Thursday, April 28, 2011

Goat and Bee

Goat and Bee has been reactivated.
Do you need a woodland crown for Renaissance Festival, or another summer event? Stop by and take a look.

Wednesday, April 27, 2011


I have wanted to try my hand at painting miniatures for quiet sometime. Recently I had the chance to paint a few for our Pathfinder game.
We have a Necromancer, Boom Mage and Druid.

Miniatures were purchased from Reaper Miniatures, I used MSP Core and HD series paints form Reaper along with Liquatex acrylics that I have laying around.

I attempted to layer thin coats, shade, highlight etc. some things worked better than others. I found that while the MSP paint applied beautifully, when i went to layer on the washes I was often pulling up the colors I had previously put down. It seems that these paints are designed to re liquefy to some degree once they have dried. Something acrylics will never do.

Here's how they turned out:

DruidThough I tried to work on all three at once, I ended up concentrating on the Mage first and Druid last. My thinking was that I could figure it out as I went and be able to put the most detail into the Druid. But after my problems with the paint- having to walk away from the project to let things completely dry, I found that by the time of got to the Druid I was tired of this project and thus, didn't spend as much time on her as I intended.
Why is her hair turquoise? Because in game I am playing a gnome druid and yes this min is actually Seoni, but its make believe, so we're makebelievin' she's a gnome druid. Under that assumption, her skin was supposed to be more pinkish too, but I did the skin first, and then had to touch things up several times and didn't want to keep trying to match the pinkish skin tones.
I might go back and add some detail. But I'm not sure I have small enough brush or steady enough hand to achieve the kind of detail shown here:In fact it took me about 20 tries to give her 2 eyes.


officially listed as Bledsoe, Evil Cleric, I tried really hard not to paint everything black. His pants are actually green and hist shirt a bluish gray. I forgot to paint his ring.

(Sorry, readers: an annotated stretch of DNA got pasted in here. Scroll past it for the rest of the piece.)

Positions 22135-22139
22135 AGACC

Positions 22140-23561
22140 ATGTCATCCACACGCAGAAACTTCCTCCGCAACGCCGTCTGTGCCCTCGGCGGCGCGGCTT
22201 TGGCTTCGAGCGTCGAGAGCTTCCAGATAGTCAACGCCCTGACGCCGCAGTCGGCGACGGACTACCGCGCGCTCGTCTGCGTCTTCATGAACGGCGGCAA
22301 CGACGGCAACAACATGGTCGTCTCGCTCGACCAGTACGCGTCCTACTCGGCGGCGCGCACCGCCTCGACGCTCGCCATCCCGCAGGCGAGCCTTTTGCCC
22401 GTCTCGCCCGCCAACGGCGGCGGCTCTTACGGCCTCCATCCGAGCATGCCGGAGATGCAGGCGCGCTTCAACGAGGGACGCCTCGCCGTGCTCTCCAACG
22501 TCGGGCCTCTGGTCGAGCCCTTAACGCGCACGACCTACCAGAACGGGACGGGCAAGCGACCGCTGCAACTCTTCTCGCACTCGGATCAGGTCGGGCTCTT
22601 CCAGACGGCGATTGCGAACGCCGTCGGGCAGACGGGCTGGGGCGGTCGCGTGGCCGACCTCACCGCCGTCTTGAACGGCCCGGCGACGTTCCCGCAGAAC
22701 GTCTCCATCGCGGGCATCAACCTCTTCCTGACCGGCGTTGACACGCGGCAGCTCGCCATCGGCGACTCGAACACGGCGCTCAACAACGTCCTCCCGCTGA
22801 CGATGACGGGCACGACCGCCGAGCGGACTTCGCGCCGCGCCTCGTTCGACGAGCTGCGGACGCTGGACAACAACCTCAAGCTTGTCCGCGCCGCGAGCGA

Here is a version someone else did. someone who, once again has smaller brushes than I do.
He was really quiet fun to paint, I spent a long time on the cape.

Boom Mage

Reaper lists this dude as "Halmer, young wizard"
He was actually harder to paint than the other two. The cast surface seamed to be less smooth, I had particular problems with his face. The facial features were not as crisp as they looked in the photo on Reaper and seemed to look blobby when painted, though I used the same paint and did it at the same time as the other two. After 6 attempts I am still not terribly happy with his face.
Looking at other people's miniatures always make me want to go back and adjust my own. I admit, I had no idea what to do with the items on his belt. In real life they are so small they are just slightly different shaped blobs.

I now know why everyone is so obsessed with matte paint. When photographing, the satin topcoat I used looks far more glossy than it actually appears.

As always, click on any of the photos for a larger view.

Thursday, April 07, 2011

Alexa Meade, may she inspire you.

I was posting so much for a while there...

Today's awesomeness: truth + fairy tales has a blog post on 24 year old artist ALEXA MEADE.
A few images below, check out the original blog post, and Alexa's web site, portfolio, flicker page and online interview with Juxtapoz magazine.

I feel like I have seen this concept before, but where, I don't know. Alexa's work is beautiful. I cant wait to see where her career goes.

Artist Statement:

Growing up in Washington, D.C., I had the opportunity to work as a press intern on Capitol Hill throughout high school and college. Later, I worked as a press staffer on the Obama Campaign. Spending my formative years immersed in the world of politicians and PR led to a fascination with the possibilities of repackaging source texts and adding superficial modifications that would profoundly alter perception. What the audience ultimately unpackaged was a personal interpretation of an already mediated re-presentation.

In my current work, I construct and then photograph ephemeral installation sets that feature an assemblage of found objects and live models, which I have covered in layers of acrylic paint. I paint the surfaces of the human subjects, the material objects, and the architecture of the installations so as to collapse the subject, foreground, and background into one continuous plane. I present my ephemeral portrait/performances as both live, interactive installations as well as permanent photographic indices of these experiences.

By using paint as a mask that mimics the surface attributes of my source materials, I repurpose the common codes of painting and create a reciprocal self-referentiality in which the reference envelops its referent. The time-based portrait/performance installation is mediated through still photography, providing a record of the performative act in which the codes for representation/painting and indexicality/photography converge.

All images are copyright Alexa Meade.